Around 100 council staff, councillors and community volunteers joined forces for a mass clean-up of the riverside walkway in Palmerston North on Friday.
Equipped with gloves and rubbish bags the team, largely made up of staff from Horizons Regional and Palmerston North City Councils scoured the walkway from their starting point in Dittmer Drive, removing rubbish along the way.
The clean-up was the first in a series of community events coordinated around the launch of the new Manawatū River Leaders’ Forum Action Plan next week.
Council chief executives Paddy Clifford and Michael McCartney said both councils have put a lot of effort into managing the river and its banks and the river clean-up was a great extension of that work.
“We take a lot of pride in the work in and around the river to create an environment that’s safe, accessible and provides recreational opportunities for our community,” Mr Clifford said.
“Next week we’ll be talking to residents about options for the He Ara Kotahi shared pathway project, linking Linton with Palmerston North, and this clean-up is a nice chance for our staff to show pride in the work that we do.”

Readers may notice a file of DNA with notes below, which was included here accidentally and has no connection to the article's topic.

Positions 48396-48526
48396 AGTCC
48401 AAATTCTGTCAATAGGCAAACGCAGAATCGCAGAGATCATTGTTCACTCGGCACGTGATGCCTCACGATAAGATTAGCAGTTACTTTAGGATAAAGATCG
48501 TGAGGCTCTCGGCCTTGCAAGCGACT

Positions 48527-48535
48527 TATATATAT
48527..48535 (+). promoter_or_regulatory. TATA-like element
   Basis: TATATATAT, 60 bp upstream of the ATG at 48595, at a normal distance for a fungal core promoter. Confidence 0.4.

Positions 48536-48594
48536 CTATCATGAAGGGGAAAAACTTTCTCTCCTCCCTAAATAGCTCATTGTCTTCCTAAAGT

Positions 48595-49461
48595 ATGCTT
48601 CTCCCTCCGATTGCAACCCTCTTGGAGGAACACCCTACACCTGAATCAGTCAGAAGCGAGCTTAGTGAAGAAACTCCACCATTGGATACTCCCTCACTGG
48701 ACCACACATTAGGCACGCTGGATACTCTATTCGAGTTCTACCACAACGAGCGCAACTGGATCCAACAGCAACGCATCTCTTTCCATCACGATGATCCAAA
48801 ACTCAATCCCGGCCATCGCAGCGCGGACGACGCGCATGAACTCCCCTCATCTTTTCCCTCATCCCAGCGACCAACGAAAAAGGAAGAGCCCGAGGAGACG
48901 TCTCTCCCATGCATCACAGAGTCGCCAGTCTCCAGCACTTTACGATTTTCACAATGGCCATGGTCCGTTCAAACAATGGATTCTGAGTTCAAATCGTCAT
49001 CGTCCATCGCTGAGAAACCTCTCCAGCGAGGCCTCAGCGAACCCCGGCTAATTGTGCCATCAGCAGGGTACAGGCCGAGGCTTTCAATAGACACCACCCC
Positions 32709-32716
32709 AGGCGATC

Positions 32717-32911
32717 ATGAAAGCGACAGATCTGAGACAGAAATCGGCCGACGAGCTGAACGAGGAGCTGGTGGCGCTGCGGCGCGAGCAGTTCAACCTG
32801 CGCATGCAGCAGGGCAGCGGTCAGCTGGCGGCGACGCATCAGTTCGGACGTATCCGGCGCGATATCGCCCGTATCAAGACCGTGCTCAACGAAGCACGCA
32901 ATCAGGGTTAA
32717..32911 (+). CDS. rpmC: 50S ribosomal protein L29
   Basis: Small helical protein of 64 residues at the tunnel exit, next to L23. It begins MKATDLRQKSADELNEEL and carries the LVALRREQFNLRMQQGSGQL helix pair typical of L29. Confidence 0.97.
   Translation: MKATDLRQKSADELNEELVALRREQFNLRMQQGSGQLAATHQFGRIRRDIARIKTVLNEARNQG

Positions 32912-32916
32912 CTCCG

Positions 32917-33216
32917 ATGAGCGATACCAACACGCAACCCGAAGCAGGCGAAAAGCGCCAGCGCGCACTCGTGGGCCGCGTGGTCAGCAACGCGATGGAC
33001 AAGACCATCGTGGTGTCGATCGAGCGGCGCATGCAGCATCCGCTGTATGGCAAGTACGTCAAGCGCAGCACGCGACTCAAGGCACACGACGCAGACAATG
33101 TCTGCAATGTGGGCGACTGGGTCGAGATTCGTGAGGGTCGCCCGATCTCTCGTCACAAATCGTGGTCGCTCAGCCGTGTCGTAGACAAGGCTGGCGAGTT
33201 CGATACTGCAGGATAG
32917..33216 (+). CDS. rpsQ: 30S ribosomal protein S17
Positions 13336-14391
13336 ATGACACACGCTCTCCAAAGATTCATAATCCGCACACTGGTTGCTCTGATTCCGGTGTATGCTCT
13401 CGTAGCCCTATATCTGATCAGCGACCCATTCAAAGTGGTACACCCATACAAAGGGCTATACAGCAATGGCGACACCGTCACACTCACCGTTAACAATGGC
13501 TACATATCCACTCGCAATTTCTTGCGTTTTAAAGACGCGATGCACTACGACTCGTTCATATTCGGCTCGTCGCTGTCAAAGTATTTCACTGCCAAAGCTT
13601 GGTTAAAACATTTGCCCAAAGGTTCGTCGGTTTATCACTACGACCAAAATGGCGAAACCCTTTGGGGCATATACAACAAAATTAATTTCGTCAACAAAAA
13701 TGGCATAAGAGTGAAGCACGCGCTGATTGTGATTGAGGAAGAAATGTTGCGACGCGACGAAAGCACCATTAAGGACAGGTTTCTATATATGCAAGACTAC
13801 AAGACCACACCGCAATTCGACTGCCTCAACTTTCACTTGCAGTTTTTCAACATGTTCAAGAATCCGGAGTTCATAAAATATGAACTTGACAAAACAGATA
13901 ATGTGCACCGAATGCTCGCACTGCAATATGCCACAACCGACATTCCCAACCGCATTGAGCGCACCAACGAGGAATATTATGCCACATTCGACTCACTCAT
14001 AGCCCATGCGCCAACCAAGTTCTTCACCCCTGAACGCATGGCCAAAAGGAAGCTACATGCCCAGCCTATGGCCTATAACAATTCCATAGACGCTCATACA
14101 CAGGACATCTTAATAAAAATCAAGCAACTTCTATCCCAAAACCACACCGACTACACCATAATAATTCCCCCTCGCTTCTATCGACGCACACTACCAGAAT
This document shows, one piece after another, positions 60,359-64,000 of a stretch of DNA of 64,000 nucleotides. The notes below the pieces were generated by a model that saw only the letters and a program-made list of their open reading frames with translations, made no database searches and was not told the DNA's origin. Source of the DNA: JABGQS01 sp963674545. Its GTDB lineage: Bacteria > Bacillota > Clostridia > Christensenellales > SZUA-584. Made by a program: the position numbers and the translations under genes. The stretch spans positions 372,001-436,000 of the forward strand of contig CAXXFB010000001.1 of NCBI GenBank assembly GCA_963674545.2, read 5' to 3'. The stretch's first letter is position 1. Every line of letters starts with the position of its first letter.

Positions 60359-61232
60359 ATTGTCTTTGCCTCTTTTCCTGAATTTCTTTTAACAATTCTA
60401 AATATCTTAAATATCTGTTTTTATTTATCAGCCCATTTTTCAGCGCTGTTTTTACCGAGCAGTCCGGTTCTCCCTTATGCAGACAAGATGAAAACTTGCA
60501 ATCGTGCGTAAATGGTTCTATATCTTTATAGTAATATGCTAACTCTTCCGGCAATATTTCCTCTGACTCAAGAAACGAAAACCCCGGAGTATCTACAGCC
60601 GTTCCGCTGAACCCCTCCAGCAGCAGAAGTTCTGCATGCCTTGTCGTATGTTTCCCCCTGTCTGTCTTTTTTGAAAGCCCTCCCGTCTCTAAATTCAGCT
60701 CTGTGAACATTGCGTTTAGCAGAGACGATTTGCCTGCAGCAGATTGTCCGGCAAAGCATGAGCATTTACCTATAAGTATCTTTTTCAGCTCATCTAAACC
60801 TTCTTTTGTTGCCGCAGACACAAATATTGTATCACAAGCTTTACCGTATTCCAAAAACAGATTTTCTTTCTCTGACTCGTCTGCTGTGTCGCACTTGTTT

Both councils are signatories to the Manawatū River Leaders’ Accord and have contributed actions to the new Action Plan.
“Since the initial Action Plan was launched in July 2011 we’ve worked alongside landowners, Accord partners and the wider community to fence over 380km of waterways, plant over 120,000 plants, fix 15 barriers to fish migration and support 23 community-led projects,” Mr McCartney said.
“Friday’s clean-up provided an opportunity for all Horizons’ Palmerston North based staff to get out of the office and hands on with the River that shapes our region. It’s a really simple activity but it’s a great opportunity to engage with local residents and take some pride in an area that is well used and enjoyed.”
Some of the more interesting finds during the clean-up were a couch, a mailbox and a road cone with staff and helpers collecting enough bags of litter to fill up a Palmerston North City rubbish truck.
While collecting rubbish from along the river’s edge is a simple activity, Mr McCartney said picking up rubbish before it makes it into a waterway or taking your litter home with you after using public spaces can make a real difference to the quality of rivers and streams.
“There are a number of steps we can all take to improve our rivers and region. It’s something we’ll be discussing more over the coming week and I look forward to seeing as many people as possible at events around the catchment,” he said.